Protesters oppose start of offshore work for U.S. base relocation in Okinawa
NAGO, Okinawa -- Protesters staged a demonstration here against the start of offshore work on Feb. 6 to build a substitute facility for the U.S. Marine Corps Air Station Futenma in Ginowan, Okinawa Prefecture.
Those against the base relocation within the prefecture attempted to block vehicles involved in the work in front of the U.S. military's Camp Schwab in the Henoko district of Nago where the work got underway.
Local residents and others opposing the project expressed anger and displayed a feeling of desperation as the countdown for reclamation off Henoko has begun.
Shortly before 6 a.m. on Feb. 6, opponents began to gather in front of the gate to Camp Schwab while it was still dark. Concrete blocks to be used for the reclamation work were brought into the area.
"We have no choice but to block workers from entering the site in order to prevent the work from further progressing," said one protester.
About 150 people took part in the protest, putting up signs saying "No to the new Henoko base" and "Block reclamation off Henoko," and chanted slogans.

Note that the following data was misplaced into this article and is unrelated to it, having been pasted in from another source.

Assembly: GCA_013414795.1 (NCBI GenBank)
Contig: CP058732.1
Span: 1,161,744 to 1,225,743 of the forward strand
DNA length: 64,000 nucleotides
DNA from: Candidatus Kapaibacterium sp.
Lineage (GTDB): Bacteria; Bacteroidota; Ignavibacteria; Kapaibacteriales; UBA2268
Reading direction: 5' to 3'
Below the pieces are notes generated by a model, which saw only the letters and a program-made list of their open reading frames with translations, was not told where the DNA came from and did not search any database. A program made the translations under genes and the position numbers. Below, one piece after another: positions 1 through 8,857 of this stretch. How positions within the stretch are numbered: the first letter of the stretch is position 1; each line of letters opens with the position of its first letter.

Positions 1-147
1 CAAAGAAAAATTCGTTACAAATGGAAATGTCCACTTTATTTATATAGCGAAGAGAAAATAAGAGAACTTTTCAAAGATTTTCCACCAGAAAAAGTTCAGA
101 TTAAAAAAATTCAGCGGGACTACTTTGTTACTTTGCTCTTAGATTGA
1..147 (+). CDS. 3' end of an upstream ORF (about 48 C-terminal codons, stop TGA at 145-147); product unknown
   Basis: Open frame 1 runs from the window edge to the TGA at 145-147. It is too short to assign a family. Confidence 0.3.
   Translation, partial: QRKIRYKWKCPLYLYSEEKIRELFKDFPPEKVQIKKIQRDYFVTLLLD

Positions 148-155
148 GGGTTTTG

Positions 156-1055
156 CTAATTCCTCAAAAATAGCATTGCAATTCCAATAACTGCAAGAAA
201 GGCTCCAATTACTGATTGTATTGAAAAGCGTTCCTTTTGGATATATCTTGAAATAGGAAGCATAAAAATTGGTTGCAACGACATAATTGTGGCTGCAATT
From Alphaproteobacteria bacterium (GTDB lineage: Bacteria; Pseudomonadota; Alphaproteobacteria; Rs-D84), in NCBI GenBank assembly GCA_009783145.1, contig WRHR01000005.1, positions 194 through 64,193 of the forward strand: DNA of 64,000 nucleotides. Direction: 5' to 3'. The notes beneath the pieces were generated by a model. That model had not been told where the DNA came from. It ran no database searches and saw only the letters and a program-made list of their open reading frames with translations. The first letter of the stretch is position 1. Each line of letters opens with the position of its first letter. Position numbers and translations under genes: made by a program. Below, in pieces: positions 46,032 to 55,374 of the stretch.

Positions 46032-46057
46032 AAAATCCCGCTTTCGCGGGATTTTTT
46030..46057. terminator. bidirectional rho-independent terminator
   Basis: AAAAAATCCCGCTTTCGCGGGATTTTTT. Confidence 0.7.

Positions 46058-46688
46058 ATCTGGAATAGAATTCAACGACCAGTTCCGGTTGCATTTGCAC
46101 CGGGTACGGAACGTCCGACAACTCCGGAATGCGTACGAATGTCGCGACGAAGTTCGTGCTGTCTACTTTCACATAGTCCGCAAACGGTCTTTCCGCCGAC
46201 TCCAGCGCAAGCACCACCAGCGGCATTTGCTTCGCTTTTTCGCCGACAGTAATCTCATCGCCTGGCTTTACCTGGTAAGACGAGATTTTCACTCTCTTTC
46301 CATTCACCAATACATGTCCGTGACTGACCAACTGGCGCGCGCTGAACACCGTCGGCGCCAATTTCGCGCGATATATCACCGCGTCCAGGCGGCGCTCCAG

"Unless local residents demonstrated their will today, it would mean Okinawa accepted the central government's plan. Even if the government were to ignore our wishes, the prefectural residents' resolve remains unwavering," said 63-year-old Tsugiyoshi Inafuku, a resident of Haebaru, Okinawa Prefecture.
At 8:15 a.m., a car carrying workers arrived at the site. The workers attempted to enter the site, but protesters sat in front of the entrance to block the workers. Riot police officers from the Okinawa Prefectural Police formed a line to block protesters and allowed the vehicle to enter the site through an adjacent exit.
Protesters responded by shouting, "Follow proper procedures."
Nago Mayor Susumu Inamine, who had just returned from the United States after visiting the country with Okinawa Gov. Takeshi Onaga to appeal for the prevention of the base relocation to Henoko, also joined the protesters.
"In the United States, I think they listened to what we talked about concerning the current situation of Okinawa. It is our national government that keeps completely ignoring our opinions. During our visit to the U.S., the defense minister (of Japan) shamelessly expressed her view that 'the relocation to Henoko is the only solution,'" the mayor told the protesters.
Large trucks and cranes subsequently arrived at the scene one after another. The protesters formed a line in front of the gate and shouted, "Go back, go back," in chorus. They then skirmished with riot police officers.
About a dozen workers came out of a vehicle blocked by protesters and walked toward Camp Schwab at around 10:30 a.m. The demonstrators used banners in a bid to block the workers but they managed to go inside.
Protesters shouted to the workers, "Please get back."